What Are the Instances in crossTerm?
With the help of the instances in Across, you can maintain and administer multiple terminology sets separately within the same database. For example, you can manage your corporate terminology, the glossary of a supplier company, the terminology of your subsidiary, and a subject-specific term repository alongside each other and search them.
How and Where Can I Apply crossTerm Instances?
A new instance can be set up with a few mouse clicks under crossTerm Manager → Tools → Settings → Manage.
In this area, you can create new instances and edit existing ones. You can also change the name and the icon of the default instance (especially if it is still called "Default across Server" on your system). Use the description field to define the contents of the instance or to document changes to the instance.
Additionally, you can use the instance management
- to remove all entries from an instance and merely retain their data structure (e.g. to fill it anew) or
- to delete an instance created by yourself entirely (data structure and entries).
What Are the Benefits of Using crossTerm Instances?
Using instances is a smart way of maintaining multiple terminology sets separately.
System attributes: Within the instances, you can of course use your system attributes (e.g. subjects and relations) as usual.
Filters: One of the greatest benefits of using instances is that Across always starts a term search in and returns results from all instances to you or your terminology users. You only need to set filters if you want to prevent this and e.g. exclude certain instances from the search. For example, this might be relevant when building packages for your translation partners or when using additional components such as crossTerm Web or crossTerm Now.
Data structure: In the various instances, you can work with different structures. For example, while you may need data categories such as the grammatical number, gender and usage information for your detailed corporate terminology, a definition field at entry level may be sufficient for a supplier glossary. Initially, new instances are empty and do not have any data structure. Fill the respective instances with the data categories you need. Of course, you should always consider who will use this terminology in the future and what the requirements of the respective users are. For example, a native-language translator usually needs different information than an engineer in your company who accesses your terminology via an intranet page.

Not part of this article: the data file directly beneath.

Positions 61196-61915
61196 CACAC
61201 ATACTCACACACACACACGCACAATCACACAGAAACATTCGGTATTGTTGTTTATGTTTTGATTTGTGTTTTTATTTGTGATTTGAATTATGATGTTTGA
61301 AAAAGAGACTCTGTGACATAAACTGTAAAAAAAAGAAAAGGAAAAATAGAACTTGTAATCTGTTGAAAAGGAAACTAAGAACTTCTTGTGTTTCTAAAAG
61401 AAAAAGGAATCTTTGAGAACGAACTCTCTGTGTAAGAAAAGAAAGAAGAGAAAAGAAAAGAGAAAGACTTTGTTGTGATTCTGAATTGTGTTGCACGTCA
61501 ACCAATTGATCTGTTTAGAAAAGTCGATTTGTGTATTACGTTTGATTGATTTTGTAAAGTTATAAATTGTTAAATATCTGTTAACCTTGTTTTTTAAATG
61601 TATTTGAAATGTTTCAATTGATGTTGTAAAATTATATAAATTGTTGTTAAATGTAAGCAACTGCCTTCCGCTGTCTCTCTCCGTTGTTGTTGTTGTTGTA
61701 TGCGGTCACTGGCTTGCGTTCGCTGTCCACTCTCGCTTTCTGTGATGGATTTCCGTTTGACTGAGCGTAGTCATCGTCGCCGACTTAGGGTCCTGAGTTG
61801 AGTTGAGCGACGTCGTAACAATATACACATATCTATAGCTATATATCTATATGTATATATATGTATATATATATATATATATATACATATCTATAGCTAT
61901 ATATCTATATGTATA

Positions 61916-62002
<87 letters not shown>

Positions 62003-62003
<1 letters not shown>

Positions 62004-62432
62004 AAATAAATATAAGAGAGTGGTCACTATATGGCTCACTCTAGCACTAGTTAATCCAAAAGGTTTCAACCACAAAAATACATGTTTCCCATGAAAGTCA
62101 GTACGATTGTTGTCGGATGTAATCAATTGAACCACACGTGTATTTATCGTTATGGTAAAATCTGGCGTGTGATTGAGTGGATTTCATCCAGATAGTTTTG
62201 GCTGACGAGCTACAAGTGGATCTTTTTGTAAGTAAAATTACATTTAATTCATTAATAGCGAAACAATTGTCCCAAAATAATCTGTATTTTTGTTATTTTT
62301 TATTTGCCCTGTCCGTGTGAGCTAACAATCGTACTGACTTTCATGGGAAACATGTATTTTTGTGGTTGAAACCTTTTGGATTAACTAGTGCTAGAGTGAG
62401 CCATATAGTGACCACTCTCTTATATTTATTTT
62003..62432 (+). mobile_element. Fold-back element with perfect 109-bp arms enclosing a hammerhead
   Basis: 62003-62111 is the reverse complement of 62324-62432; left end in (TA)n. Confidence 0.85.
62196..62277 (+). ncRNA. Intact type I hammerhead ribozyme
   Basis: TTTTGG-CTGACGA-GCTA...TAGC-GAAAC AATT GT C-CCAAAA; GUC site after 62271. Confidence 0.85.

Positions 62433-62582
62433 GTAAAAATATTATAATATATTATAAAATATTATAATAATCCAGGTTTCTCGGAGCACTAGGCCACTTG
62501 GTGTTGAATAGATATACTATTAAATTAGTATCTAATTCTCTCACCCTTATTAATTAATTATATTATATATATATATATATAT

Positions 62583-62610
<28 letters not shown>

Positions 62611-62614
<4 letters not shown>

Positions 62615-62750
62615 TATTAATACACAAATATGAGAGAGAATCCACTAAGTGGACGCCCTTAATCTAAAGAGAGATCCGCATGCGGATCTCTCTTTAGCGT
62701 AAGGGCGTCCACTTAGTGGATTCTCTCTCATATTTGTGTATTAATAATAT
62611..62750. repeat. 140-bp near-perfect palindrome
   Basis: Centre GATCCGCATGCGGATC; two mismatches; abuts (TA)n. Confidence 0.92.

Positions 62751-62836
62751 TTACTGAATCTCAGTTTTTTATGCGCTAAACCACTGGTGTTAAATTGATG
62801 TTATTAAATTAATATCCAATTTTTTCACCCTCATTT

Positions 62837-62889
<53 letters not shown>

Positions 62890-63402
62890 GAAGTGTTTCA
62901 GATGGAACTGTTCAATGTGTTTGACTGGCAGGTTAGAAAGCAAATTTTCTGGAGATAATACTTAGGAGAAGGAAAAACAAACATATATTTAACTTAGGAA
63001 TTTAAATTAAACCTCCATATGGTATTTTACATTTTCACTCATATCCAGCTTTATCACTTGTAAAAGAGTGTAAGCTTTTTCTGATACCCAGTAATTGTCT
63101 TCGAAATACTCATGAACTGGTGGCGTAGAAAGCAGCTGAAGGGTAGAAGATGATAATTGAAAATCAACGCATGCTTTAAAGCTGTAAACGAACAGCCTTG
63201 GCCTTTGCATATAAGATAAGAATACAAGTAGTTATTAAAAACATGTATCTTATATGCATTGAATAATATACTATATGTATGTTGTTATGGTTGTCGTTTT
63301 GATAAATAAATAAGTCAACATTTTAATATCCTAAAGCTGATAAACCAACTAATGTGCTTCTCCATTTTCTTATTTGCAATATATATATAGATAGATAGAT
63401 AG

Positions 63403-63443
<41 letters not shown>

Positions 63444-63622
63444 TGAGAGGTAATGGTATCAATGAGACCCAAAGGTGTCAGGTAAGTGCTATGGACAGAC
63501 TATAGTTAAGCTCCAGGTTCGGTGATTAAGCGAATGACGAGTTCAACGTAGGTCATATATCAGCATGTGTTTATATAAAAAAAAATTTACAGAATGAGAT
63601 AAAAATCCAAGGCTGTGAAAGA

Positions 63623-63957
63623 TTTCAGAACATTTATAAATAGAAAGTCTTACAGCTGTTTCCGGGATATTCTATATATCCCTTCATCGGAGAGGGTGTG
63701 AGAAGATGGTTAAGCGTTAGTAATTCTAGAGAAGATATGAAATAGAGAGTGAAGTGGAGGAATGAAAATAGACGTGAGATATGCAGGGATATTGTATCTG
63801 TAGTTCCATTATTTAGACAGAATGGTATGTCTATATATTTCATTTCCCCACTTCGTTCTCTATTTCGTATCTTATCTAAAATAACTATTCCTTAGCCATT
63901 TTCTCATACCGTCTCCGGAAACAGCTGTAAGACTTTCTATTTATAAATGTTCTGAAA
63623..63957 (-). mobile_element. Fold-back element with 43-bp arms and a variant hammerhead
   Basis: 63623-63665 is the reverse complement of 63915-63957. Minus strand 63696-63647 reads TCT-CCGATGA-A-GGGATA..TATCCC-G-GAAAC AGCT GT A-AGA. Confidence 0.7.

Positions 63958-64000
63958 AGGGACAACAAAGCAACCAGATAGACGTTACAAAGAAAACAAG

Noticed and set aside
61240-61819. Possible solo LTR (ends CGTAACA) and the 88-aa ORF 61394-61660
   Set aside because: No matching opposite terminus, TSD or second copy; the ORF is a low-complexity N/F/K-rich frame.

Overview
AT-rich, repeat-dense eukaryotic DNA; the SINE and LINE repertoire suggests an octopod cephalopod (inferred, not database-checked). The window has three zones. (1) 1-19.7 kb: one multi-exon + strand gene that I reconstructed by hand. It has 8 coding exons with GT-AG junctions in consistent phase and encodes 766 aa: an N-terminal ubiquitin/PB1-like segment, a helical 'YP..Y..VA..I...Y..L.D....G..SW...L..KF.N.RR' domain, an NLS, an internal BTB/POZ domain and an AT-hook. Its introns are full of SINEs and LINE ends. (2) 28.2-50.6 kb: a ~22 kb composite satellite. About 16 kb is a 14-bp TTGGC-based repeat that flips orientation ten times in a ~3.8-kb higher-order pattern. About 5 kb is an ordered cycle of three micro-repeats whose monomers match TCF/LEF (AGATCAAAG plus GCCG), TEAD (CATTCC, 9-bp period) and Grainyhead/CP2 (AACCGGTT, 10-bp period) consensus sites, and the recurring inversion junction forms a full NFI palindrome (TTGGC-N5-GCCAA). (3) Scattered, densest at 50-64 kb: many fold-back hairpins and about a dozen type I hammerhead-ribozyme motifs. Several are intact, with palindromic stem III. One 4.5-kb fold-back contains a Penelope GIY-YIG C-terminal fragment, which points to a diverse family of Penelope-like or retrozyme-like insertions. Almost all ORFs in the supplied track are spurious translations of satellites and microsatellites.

Rights administration: You can systematically configure the access rights (e.g. limited read access vs. comprehensive read and write access) for the individual instances according to your needs by means of the user group rights.
Icons: To show all users at a glance that the results come from different instances, different icons can be used. By looking at the icon on the right-hand side in the search pane, a translator can easily see which instance a term comes from.
What Do I Need to Pay Attention to When Using crossTerm Instances?
Some of the functions in crossTerm are instance-specific, while others span all instances. For example, you can export terminology from only one instance and import to only one instance.
By contrast, the summary (statistical overview of your terminology: crossTerm Manager → Tools → Summary) always delivers results across all instances.